As Captain Beefheart, Don Van Vliet Applies His Stroke of Genius to Both Painting and Music

updated 01/31/1983 AT 01:00 AM EST

originally published 01/31/1983 AT 01:00 AM EST

Don Van Vliet, a/k/a Captain Beef-heart, ambles into Manhattan's Russian Tea Room and gazes with wonderment at the year-round Christmassy decor. He has a mini-snit with the maître d' over whether he has to remove his weathered brown hat. He does. Bareheaded, he joins a group of friends and begins talking animatedly about his new album, Ice Cream for Crow. Mid-sentence, he suddenly covers his ears and cringes like a man being dive-bombed by wasps. "God, did you hear that laugh?" he cries, motioning toward a stylishly dressed matron on the far side of the crowded, noisy restaurant. No one else heard it. Still, Van Vliet covers his ears twice more before the end of the meal. Then, as he is leaving, a fan recognizes him and says, "Hey, Captain, how's it going?" Don smiles, tips his hat and mutters under his breath, "Captain? Hell, I don't even own a boat."

True. But that is not to say that Van Vliet, 42, has no craft. He is a published poet, a skilled painter and sculptor, but he is best known for his Captain Beef-heart music. Don't let that quirky stage moniker give you a bum steer. "It means there's a beef in my heart," he has explained. Van Vliet's "beef" is with things like politics, violence, misogyny and religious hucksterism.

His acerbic sentiments ("Wrong deductions/Poor instructions/Mass destructions") are set in a rich stew of bebop, Delta blues, whistled scat and nature noises. The modern, often atonal Beefheart sound, according to one critic, is "beyond comparison in the realm of contemporary music." Though never a commercial success (his best-selling LP, 1969's Trout Mask Replica, sold only 50,000 copies), New Wave artists like Talking Heads, Devo and Public Image cite Beefheart as an important influence. "Who," he asks ingenuously, "are they?"

If Van Vliet is unplugged from current pop culture, he is keenly in touch with his own muse. "I don't listen to anything because I don't want to get away from the yolk," he says. He entrusts his songs to a tiny tape recorder, leaving it to members of his band to memorize the difficult chord changes and complicated syncopated rhythms. "It can take weeks to get a song right," says Don's manager, Gary Lucas. "As a composer, he knows exactly what he wants." Van Vliet dislikes rock as much as Muzak. He is equally opinionated about painting, dismissing modernists, except for the late American Abstract Expressionist Franz Kline.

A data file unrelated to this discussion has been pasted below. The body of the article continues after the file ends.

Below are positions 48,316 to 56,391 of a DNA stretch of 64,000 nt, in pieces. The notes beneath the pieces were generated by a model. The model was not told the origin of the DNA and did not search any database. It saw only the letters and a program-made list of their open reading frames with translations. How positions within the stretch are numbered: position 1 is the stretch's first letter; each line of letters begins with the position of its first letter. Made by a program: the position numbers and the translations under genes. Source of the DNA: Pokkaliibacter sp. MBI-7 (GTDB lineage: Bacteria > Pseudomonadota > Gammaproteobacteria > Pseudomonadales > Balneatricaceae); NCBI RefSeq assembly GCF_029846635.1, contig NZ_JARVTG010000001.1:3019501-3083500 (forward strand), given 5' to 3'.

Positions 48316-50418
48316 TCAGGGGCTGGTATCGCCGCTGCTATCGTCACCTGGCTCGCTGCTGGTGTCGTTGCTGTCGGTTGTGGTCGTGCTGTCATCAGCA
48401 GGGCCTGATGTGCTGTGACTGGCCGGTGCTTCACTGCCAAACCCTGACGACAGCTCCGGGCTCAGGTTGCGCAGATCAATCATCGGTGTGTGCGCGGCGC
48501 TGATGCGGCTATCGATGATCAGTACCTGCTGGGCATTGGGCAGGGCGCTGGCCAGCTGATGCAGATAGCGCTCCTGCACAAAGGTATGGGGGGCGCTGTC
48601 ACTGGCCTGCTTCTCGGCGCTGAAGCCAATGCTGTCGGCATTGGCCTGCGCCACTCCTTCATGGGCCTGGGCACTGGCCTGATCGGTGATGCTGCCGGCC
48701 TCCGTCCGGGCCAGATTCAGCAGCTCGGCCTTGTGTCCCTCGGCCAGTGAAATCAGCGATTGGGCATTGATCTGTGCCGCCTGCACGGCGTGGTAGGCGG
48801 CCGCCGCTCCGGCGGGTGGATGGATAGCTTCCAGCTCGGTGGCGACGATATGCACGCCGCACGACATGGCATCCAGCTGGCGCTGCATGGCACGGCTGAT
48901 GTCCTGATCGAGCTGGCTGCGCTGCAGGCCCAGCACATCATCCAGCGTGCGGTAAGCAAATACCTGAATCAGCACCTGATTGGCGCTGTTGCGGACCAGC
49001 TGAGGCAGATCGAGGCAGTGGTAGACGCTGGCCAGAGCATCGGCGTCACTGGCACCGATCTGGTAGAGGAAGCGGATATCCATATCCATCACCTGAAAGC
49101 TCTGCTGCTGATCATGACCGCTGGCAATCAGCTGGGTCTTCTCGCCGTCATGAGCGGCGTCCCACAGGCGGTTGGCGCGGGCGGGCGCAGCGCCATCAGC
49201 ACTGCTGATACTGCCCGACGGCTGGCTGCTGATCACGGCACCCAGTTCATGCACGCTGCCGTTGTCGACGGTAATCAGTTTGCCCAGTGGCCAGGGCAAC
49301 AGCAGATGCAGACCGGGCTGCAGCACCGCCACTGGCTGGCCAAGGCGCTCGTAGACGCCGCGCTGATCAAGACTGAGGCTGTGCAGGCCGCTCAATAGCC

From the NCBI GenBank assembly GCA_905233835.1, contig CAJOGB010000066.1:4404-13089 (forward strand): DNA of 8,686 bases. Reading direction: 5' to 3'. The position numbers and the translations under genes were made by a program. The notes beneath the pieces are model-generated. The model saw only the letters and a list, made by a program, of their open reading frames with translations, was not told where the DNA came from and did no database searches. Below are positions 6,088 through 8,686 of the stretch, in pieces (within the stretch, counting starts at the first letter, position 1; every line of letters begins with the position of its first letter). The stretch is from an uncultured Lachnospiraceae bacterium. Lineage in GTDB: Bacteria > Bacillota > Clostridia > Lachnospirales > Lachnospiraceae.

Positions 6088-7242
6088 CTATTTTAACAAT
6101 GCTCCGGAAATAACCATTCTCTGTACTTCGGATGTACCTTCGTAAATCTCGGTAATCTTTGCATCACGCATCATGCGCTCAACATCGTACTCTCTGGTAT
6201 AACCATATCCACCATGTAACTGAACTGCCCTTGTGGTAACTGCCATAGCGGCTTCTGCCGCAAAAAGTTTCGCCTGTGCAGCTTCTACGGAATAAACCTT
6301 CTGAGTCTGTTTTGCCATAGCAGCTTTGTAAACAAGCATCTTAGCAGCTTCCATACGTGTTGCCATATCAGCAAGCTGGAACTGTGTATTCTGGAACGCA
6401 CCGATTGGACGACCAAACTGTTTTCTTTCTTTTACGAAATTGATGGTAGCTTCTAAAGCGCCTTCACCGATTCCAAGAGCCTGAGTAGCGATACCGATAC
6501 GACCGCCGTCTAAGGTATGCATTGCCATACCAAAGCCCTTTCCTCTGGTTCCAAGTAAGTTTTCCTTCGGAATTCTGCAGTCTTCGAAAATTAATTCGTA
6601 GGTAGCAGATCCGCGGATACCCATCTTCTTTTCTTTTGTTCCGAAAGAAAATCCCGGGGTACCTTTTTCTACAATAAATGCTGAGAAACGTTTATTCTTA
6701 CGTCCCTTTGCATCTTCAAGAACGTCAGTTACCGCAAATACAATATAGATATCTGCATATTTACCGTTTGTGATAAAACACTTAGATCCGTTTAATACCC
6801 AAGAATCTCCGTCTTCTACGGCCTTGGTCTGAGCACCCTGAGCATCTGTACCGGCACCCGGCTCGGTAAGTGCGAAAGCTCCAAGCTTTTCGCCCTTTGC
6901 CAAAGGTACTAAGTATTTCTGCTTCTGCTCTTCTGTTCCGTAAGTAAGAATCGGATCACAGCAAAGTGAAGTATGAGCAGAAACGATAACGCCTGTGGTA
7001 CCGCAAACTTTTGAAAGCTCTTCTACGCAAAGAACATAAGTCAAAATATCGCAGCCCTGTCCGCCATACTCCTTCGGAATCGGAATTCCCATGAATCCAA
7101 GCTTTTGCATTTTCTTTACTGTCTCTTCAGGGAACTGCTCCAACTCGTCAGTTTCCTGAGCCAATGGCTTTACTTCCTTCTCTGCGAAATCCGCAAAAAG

Fidelity to his powerful artistic instinct, however, is nothing new. The son of a baked goods deliveryman, he grew up in Glendale, Calif. and the Mojave Desert. Evidence of his strong identity shows up in a statement he allegedly made to his parents at age 3. "You Sue, you Glenn and me Don. If you don't cross that line, we can be friends forever." An only child and a prodigy, he says he refused to attend school, after a half day of first grade—with his parents' consent—and worked on art instead. By 12, he was studying with Portuguese sculptor Augustino Rodriguez, and at 13, he was lecturing at L.A.'s Barnsdall Arts Center.

Over the years Van Vliet has held a variety of jobs, including shoe salesman, commercial artist and vacuum cleaner salesman (Aldous Huxley once bought a brave new machine from him). He launched his music career in 1962, playing with a band called the Omens. In the two decades since, he has toured internationally, recorded 12 albums, and collaborated with a wide range of musicians, from Frank Zappa ("He looks like a fly's leg") to the late Rahsaan Roland Kirk. These days, however, Van Vliet is pouring most of his energies onto canvas. "To do art," he explains, "you have to be willing to put up with irritation, isolation, and turn yourself inside out."

Van Vliet says quite plainly that he feels like an outsider on this planet and admits he has trouble coping with daily life. He can be left dazed by a visit to a shopping mall and keeps a notecard in his car with directions to familiar places. "Civilization," he maintains, "is like a mild case of the flu."

For the past seven years Van Vliet has lived in a trailer in the Mojave with his wife of 13 years, Janet. But don't say that to him. Ask the Captain where he lives, and he'll tell you quite seriously, "My only home is my hat, except when it rains."

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